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When to Use a Particular Statistical Test

Univariate Descriptive Central Tendency Mode the most commonly occurring value ex: 6 people with ages 21, 22, 21, 23, 19, 21 - mode = 21

Median the center value the formula is N+1 2 ex: 6 people with ages 21, 22, 24, 23, 19, 21 line them up in order form lowest to highest 19, 21, 21, 22, 23, 24 and take the center value - mode =21.5

Mean the mathematical average the formula is 3X/N ex: mean age = age of person one + age of person two + age of person three, etc./number of people

Variance a measure of how spread out a distribution is it is computed as the average squared deviation of each number from its mean

Standard Deviation how much scores deviate from the mean it is the square root of the variance it is the most commonly used measure of spread

Bi- and Multivariate Inferential Statistical Tests Differences of Groups Chi Square compares observed frequencies to expected frequencies ex: Is the distribution of sex and voting behavior due to chance or is there a difference between the sexes on voting behavior?

t-Test looks at differences between two groups on some variable of interest the IV must have only two groups (male/female, undergrad/grad) ex: Do males and females differ in the amount of hours they spend shopping in a given month?

ANOVA tests the significance of group differences between two or more groups the IV has two or more categories only determines that there is a difference between groups, but doesnt tell which is different ex: Do SAT scores differ for low-, middle-, and high-income students?

ANCOVA same as ANOVA, but adds control of one or more covariates that may influence the DV ex: Do SAT scores differ for low-, middle-, and high-income students after controlling for single/dual parenting?

MANOVA same as ANOVA, but you can study two or more related DVs while controlling for the correlation between the DV if the DVs are not correlated, then separate ANOVAs are appropriate ex: Does ethnicity affect reading achievement, math achievement, and overall scholastic achievement among 6th graders?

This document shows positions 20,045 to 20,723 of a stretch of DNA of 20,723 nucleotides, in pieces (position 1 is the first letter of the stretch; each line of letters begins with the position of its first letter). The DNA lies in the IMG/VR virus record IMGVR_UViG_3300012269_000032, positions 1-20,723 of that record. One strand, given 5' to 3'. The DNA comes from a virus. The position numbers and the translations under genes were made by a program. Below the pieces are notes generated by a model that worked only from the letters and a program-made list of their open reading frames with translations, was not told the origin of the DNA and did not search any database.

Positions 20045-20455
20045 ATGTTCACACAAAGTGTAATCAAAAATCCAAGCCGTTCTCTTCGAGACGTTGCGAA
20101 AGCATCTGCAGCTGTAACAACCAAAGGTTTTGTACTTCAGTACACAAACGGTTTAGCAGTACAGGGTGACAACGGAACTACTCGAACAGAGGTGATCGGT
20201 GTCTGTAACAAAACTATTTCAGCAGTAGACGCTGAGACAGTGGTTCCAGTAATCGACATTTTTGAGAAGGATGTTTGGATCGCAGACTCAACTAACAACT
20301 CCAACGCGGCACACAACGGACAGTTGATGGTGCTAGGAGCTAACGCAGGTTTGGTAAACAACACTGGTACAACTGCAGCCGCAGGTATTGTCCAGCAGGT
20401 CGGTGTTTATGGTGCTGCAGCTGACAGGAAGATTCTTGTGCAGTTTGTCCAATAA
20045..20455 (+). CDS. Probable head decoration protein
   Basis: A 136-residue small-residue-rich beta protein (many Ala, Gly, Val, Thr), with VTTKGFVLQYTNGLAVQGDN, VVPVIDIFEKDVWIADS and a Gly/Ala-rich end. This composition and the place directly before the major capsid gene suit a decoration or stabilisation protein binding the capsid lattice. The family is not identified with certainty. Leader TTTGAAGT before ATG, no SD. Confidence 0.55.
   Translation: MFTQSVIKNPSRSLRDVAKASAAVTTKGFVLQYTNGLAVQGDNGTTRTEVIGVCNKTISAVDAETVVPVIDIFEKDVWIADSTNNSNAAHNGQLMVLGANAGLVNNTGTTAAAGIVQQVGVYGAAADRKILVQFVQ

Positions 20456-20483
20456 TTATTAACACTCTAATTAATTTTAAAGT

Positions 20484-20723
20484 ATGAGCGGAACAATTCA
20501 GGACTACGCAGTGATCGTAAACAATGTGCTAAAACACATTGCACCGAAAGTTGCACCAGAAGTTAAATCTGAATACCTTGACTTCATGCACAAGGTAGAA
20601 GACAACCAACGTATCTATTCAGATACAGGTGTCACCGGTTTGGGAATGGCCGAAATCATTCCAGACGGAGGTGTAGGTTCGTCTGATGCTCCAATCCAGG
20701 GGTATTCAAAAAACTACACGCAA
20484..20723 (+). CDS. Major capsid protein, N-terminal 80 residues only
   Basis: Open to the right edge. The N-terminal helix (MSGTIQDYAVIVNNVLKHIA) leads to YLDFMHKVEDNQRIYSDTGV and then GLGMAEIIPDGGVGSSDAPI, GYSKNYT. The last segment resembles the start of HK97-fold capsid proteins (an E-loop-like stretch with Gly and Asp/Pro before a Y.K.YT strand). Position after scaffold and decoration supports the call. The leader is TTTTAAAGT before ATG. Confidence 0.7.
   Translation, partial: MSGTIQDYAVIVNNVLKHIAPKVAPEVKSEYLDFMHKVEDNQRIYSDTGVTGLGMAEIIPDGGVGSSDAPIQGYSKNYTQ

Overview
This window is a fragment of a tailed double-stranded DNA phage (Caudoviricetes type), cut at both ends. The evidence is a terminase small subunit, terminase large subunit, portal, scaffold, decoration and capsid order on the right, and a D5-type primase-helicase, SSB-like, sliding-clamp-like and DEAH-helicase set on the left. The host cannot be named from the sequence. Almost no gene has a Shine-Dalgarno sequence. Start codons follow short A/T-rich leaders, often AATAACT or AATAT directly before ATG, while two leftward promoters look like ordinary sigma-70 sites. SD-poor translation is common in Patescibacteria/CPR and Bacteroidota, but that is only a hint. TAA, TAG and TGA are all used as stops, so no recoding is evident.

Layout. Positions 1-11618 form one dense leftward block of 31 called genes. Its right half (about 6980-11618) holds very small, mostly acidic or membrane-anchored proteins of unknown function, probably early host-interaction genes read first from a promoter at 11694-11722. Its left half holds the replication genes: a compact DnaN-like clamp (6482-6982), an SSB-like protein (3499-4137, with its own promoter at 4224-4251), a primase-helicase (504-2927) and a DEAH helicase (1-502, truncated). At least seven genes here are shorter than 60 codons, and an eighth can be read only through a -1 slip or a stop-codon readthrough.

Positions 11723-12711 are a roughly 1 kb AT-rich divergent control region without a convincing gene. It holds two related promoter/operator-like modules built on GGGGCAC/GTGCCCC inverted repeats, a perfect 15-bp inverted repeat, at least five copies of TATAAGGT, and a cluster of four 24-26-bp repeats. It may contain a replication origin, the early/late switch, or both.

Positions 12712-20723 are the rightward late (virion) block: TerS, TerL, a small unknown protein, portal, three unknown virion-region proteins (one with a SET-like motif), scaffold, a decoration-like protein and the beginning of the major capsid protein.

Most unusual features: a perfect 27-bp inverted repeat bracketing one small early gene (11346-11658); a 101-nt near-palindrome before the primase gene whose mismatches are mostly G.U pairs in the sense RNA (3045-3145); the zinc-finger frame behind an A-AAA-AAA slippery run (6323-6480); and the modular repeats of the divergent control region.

MANCOVA same as MANOVA, but adds control of one or more covariates that may influence the DV

ex:

Does ethnicity affect reading achievement, math achievement, and overall scholastic achievement among 6th graders after controlling for social class?

Relationships Correlation used with two variables to determine a relationship/association do two variables covary? does not distinguish between independent and dependent variables ex: Amount of damage to a house on fire and number of firefighters at the fire

Multiple Regression used with several independent variables and one dependent variable used for prediction it identifies the best set of predictor variables you can enter many IVs and it tells you which are best predictors by looking at all of them at the same time in sequential regression the computer adds the variables one at a time based on the amount of variance they account for ex: IVs drug use, alcohol use, child abuse DV. suicidal tendencies

Path Analysis looks at direct and indirect effects of predictor variables used for relationships/causality ex: Child abuse causes drug use which leads to suicidal tendencies.

Group Membership Logistic Regression like multiple regression, but the DV is a dichotomous variable logistic regression estimates the odds probability of the DV occurring as the values of the IVs change ex: What are the odds of a suicide occurring at various levels of alcohol use?

Statistical Analyses Chi square t-Test ANOVA ANCOVA MANOVA MANCOVA Correlation Multiple regression Path analysis Logistic Regression

Independent Variables # of IVs 1 1 1+ 1+ 1+ 1+ 1 Data Type categorical dichotomous categorical categorical categorical categorical dichotomous or continuous dichotomous or continuous continuous categorical or continuous # of DVs 1 1 1 1 2+ 2+ 1

Dependent Variables Type of Data categorical continuous continuous continuous continuous continuous continuous

Control Variables 0 0 0 1+ 0 1+ 0

Question Answered by the Statistic Do differences exist between groups? Do differences exist between 2 groups on one DV? Do differences exist between 2 or more groups on one DV? Do differences exist between 2 or more groups after controlling for CVs on one DV? Do differences exist between 2 or more groups on multiple DVs? Do differences exist between 2 or more groups after controlling for CVs on multiple Dvs? How strongly and in what direction (i.e., +, -) are the IV and DV related? How much variance in the DV is accounted for by linear combination of the IVs? Also, how strongly related to the DV is the beta coefficient for each IV? What are the direct and indirect effects of predictor variables on the DV? What is the odds probability of the DV occurring as the values of the IVs change?